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Re: VC mode and git

From: Eli Zaretskii
Subject: Re: VC mode and git
Date: Sun, 05 Apr 2015 15:55:07 +0300

> Date: Sun, 05 Apr 2015 05:11:07 -0400
> From: Richard Stallman <address@hidden>
> Cc: address@hidden, address@hidden
> Having stashed my changes, I tried 'git pull'.  It said that the merge failed
> and reported conflicts in lisp/ChangeLog.
> I fixed those by hand, and tried various ways to proceed from there.
> I tried to commit lisp/ChangeLog with C-x v v in that file
> and got an error that partial commits are not allowed in the middle of a
> merge.

"C-x v v" does the wrong thing in this situation: it attempts to
commit that single file, lisp/ChangeLog in your case.  Git will not
allow you to do that when you are in the middle of a merge.  That
merge is the second part of what "git pull" does (the first part is
fetching the last changes from upstream).  Normally, if the merge
succeeds, Git automatically commits the result, but in this case it
failed, and the merge was suspended.

Since you are in the middle of a merge, you need to commit
_everything_ that awaits to be committed, after resolving the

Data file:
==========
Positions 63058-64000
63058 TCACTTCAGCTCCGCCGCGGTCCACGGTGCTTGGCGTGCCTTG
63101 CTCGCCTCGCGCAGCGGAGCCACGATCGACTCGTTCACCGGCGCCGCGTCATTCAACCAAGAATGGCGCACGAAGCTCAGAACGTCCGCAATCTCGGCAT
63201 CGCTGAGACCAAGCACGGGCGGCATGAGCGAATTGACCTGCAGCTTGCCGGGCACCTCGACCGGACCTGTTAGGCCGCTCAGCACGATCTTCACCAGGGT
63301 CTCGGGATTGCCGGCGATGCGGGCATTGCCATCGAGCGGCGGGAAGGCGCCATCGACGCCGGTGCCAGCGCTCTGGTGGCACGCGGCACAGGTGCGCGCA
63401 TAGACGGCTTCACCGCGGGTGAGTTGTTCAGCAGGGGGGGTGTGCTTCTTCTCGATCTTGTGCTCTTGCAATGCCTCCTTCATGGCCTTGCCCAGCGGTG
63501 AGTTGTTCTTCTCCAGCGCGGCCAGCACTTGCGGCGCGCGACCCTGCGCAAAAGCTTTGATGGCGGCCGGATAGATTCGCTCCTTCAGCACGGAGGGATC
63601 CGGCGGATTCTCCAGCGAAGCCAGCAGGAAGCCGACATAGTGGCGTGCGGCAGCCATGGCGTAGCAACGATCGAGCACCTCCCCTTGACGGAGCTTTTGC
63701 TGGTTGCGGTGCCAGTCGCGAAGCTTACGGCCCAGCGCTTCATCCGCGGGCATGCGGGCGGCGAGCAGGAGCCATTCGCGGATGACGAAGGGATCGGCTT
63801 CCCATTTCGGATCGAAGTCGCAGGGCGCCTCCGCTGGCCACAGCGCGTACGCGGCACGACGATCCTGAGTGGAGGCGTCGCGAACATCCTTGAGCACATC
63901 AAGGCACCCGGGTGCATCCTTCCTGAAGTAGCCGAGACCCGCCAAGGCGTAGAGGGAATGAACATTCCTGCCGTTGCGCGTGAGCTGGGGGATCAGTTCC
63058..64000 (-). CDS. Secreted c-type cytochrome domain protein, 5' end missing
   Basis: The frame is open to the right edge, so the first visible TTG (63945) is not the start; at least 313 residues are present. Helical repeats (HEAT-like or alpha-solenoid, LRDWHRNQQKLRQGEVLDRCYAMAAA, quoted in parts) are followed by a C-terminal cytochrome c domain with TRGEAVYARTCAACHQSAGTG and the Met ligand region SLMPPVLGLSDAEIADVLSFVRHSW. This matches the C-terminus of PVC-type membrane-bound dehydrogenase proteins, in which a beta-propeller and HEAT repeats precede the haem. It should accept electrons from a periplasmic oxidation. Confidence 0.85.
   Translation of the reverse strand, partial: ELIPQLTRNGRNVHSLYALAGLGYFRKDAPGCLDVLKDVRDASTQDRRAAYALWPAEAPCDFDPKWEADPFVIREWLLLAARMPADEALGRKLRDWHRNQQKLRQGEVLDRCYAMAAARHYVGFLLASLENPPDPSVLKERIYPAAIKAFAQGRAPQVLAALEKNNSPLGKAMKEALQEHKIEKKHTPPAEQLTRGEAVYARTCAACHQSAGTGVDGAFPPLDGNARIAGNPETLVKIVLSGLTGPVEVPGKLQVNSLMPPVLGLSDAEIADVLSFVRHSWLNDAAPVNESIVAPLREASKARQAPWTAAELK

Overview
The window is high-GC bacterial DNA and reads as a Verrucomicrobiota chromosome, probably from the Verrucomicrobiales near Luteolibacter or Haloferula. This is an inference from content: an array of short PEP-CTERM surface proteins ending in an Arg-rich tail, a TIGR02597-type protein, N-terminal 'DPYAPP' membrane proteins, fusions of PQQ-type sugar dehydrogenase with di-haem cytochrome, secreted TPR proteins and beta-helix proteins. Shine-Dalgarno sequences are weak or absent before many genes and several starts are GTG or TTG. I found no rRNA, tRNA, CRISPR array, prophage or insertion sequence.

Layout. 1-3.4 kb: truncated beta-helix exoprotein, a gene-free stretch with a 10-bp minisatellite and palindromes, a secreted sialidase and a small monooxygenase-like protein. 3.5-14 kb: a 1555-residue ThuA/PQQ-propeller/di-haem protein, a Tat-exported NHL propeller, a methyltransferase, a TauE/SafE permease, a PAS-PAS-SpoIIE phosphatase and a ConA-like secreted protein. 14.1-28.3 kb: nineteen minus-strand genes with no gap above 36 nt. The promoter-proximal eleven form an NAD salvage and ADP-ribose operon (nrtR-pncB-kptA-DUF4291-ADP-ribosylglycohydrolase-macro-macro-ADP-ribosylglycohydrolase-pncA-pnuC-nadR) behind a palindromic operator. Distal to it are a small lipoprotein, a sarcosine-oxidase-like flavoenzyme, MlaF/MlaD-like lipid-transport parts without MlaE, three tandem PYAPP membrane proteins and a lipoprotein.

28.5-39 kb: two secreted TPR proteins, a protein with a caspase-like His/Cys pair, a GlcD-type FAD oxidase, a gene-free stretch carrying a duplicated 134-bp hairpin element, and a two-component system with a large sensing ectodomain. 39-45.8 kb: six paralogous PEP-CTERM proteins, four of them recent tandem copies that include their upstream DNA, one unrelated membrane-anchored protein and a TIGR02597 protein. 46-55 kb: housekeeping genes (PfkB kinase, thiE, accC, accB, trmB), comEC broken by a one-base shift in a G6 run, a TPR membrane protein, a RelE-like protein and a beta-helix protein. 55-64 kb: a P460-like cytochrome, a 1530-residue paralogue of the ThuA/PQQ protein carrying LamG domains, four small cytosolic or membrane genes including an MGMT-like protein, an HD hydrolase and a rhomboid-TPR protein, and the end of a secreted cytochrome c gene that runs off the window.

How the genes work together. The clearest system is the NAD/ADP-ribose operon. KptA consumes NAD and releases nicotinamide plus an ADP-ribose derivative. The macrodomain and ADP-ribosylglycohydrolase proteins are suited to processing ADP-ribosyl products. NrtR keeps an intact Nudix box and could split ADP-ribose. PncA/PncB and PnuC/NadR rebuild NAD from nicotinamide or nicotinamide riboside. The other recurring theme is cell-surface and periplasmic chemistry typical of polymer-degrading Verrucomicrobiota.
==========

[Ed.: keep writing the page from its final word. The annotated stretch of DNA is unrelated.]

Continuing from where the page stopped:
conflicts.  This includes the stuff Git successfully merged, and the
single file where it failed and left it to you to resolve the
conflicts.  To commit everything, you need to issue "git commit"
without any file-name arguments from the shell prompt, or 'v' from the
vc-dir buffer.

> You had recommended
>     git add lisp/ChangeLog
>     git commit
> so I tried that.  git add completed with no output.
> git commit showed me a monster list of files with
> changes to be committed, and asked me for the log message.
> I killed it.

You should have let it proceed: that long list of files are the
changes from upstream that Git succeeded in merging, and which await
to be committed.  I would use "Fix pull conflicts" as the log message.

You can still do that, since you are now exactly in the same situation
you were before the "git commit" command.  Just type it again.

> I know one way to get out of this.  I can extract my changes by hand,
> from the files ChangeLog says I had changed.  Then I can delete this
> repository and make another to use to install these changes.

Yes, that's one way.  It is not the best one, though.

> I could make another repository each time I need to install something.
> But cvs was much more convenient.

I wrote up simple procedures, very similar to what you did with CVS,
on the Wiki.  While writing, I tried to follow a CVS procedure as
close as possible; I wonder whether that succeeded.

Please read http://www.emacswiki.org/emacs/GitQuickStartForEmacsDevs
and see if what's there now keeps you out of trouble.

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